Bison

Bison bison (Linnaeus)

 

 

Description:   The Bison is the only native member of its family in Kansas. It can be distinguished by: 1) head, lower shoulders and legs dark brown to almost black while its distinctive upper shoulder hump and back are a lighter yellowish brown, and 2) black, curved horns, which may measure (maximum) 970 mm on the outside curve with a 380 mm circumference at the base, and tip to horn spread as wide as 380 mm.

Size:   Adults may attain the following dimension: total length 1980-3800 mm; tail 430-815 mm; hind foot 460-660 mm; ear 110-150 mm; weigh 410-910 kilograms. Adult females are approximately 40 percent smaller than adult males.

Range and Habitat:

A Bison bull (shedding Winter coat).
Photo by Alice P. Munzo.   Copyright 2000. All rights reserved.

   In the early 1800's the Bison was the dominant large mammal occupying the prairies of North America, with a population numbering in the millions. Bison once occurred statewide in Kansas, with the larger herds located on the central and western prairie. The Flint Hills and the drainage area of Smoky Hill River supported herds numbering in the hundreds of thousands. Herds grazing across the rolling hills covered the prairie from horizon to horizon. One herd alone in southwestern Kansas was estimated to contain over four million bison. This was in 1871. By 1879 the Bison was reported exterminated in Kansas when the last known survivor was killed west of Dodge City. Today a few small herds are maintained on reservations in the state.

Reproduction:
   The rut of Bison is prolonged, with male activity from early July to late September. During this time the bulls engage in butting and shoving matches to establish dominance and access to receptive cows. Breeding is somewhat more restricted in time, and, after a gestation period of approximately nine to nine and a half months, a single calf (rarely twins) is born in late April or May, rarely June. The young calf lacks the characteristic hump and is tawny to yellowish in color. Calves are very precocious, and able to follow their mothers a few hours after birth. Within a few weeks the coat darkens and the hump begins to develop. By autumn the calves are nearly as dark as adults. They remain with the females throughout their first winter. Growth continues into the seventh or eighth year. Cows first breed at two to three years of age, but bulls usually do not attain breeding size until they are four or five years old.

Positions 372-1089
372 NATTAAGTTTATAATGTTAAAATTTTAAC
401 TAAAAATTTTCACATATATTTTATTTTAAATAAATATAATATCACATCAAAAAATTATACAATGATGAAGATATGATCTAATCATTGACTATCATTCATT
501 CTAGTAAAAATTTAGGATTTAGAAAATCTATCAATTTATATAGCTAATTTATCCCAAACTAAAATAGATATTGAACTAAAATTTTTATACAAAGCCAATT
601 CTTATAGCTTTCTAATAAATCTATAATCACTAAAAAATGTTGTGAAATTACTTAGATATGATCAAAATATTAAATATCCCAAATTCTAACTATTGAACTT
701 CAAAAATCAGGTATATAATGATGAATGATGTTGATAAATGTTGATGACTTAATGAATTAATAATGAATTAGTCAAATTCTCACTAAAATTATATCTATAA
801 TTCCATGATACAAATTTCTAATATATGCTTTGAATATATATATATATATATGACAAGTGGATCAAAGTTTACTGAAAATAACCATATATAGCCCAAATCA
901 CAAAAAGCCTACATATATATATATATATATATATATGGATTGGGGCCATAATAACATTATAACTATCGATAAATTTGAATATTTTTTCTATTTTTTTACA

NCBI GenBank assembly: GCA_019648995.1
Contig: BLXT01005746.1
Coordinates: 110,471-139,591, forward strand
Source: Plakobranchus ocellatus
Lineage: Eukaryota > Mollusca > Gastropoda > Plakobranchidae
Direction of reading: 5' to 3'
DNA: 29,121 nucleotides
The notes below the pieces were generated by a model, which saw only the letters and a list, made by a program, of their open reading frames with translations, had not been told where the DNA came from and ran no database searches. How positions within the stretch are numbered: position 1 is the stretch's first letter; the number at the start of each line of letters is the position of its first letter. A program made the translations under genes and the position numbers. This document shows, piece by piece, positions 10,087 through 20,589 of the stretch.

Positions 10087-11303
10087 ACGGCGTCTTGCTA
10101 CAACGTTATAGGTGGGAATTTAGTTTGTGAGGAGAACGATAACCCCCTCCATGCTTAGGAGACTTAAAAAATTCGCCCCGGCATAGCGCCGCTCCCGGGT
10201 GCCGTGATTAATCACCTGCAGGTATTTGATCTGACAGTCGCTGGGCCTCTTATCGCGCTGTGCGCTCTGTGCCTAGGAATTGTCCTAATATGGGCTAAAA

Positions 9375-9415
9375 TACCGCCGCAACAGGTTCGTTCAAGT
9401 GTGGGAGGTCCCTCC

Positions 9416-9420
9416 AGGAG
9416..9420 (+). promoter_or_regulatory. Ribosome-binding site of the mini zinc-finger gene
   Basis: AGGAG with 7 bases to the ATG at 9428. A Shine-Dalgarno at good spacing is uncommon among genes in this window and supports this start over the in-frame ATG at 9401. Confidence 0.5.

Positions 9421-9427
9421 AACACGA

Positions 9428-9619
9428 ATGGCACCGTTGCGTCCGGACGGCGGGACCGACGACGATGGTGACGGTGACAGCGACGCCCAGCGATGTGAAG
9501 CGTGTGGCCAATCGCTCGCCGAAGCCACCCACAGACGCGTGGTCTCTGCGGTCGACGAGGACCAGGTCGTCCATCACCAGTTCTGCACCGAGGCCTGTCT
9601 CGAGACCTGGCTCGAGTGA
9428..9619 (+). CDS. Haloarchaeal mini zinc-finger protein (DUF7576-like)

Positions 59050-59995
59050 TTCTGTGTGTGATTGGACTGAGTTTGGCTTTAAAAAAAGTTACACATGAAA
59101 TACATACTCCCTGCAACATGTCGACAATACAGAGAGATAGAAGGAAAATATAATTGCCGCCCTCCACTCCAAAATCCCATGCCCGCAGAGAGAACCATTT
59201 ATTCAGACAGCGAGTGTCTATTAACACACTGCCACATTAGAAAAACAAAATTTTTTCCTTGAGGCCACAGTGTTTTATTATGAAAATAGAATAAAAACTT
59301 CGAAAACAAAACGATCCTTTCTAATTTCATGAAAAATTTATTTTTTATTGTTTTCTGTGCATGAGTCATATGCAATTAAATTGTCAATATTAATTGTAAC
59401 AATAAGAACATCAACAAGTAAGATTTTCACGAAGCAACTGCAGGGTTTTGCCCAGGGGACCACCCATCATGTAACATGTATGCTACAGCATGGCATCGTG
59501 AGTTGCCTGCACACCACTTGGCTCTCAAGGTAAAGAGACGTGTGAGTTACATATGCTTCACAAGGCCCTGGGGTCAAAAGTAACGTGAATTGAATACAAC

A pregnant bison cow.
Photo by David M. Watson.   Copyright 1999. All rights reserved.

Habits:   Bison were highly gregarious, living together in large herds. Bison inhabiting the woodlands of eastern Kansas lived in smaller groups. The core of the herd was formed by the cows, accompanied by calves, yearlings, and two-year olds. Older bulls stayed on the periphery of the main herd, in small bands or alone, except during the rut, when they joined the cow-subadult bands within the main herd. They usually sought water twice a days, although they could go for several days without watering during periods of drought. Old bulls were sometimes solitary. In spring and summer while shedding thick winter wooly hair, bison wallowed in depressions, moist or dry. The dust or caked mud may have afforded some relief from parasites, flies, and mosquitoes. Even today these basinlike depressions can be found in Kansas, formed by the thousands of wallowing bison who carried away the mud in their shaggy coats. Isolated rocks and trees were also used as traditional rubbing spots. Bison herds on the Great Plains migrated seasonally, north in summer and south in winter. Unfortunately, their migratory habits were never carefully studied, and we remain ignorant of the details.

Food:   The Bison was a very efficient grazer of prairie grasses and plants, more so than domesticated cows. It consumed a wide variety of both grasses and broad leafed plants.

Remarks:   Bison (sometimes called buffalo) herds encountered by early Kansas settlers were viewed with dismay. They were incompatible with the homestead style of agriculture practiced at that time. Commercial meat hunters and robe collectors, and the ever increasing number of human settlers soon reduced the hundreds of thousands of Kansas Bison to a few scattered individuals. From 1868 to 1881 2.5 million dollars was paid to in Kansas for Bison bones gathered on the prairie, and one man in Dodge City (after 1873) shipped over 3,000 railcars of Bison bones to carbon works about the country. The normal maximum life span of Bison was 20 to 30 years.,


Return to the Mammals of Kansas index page.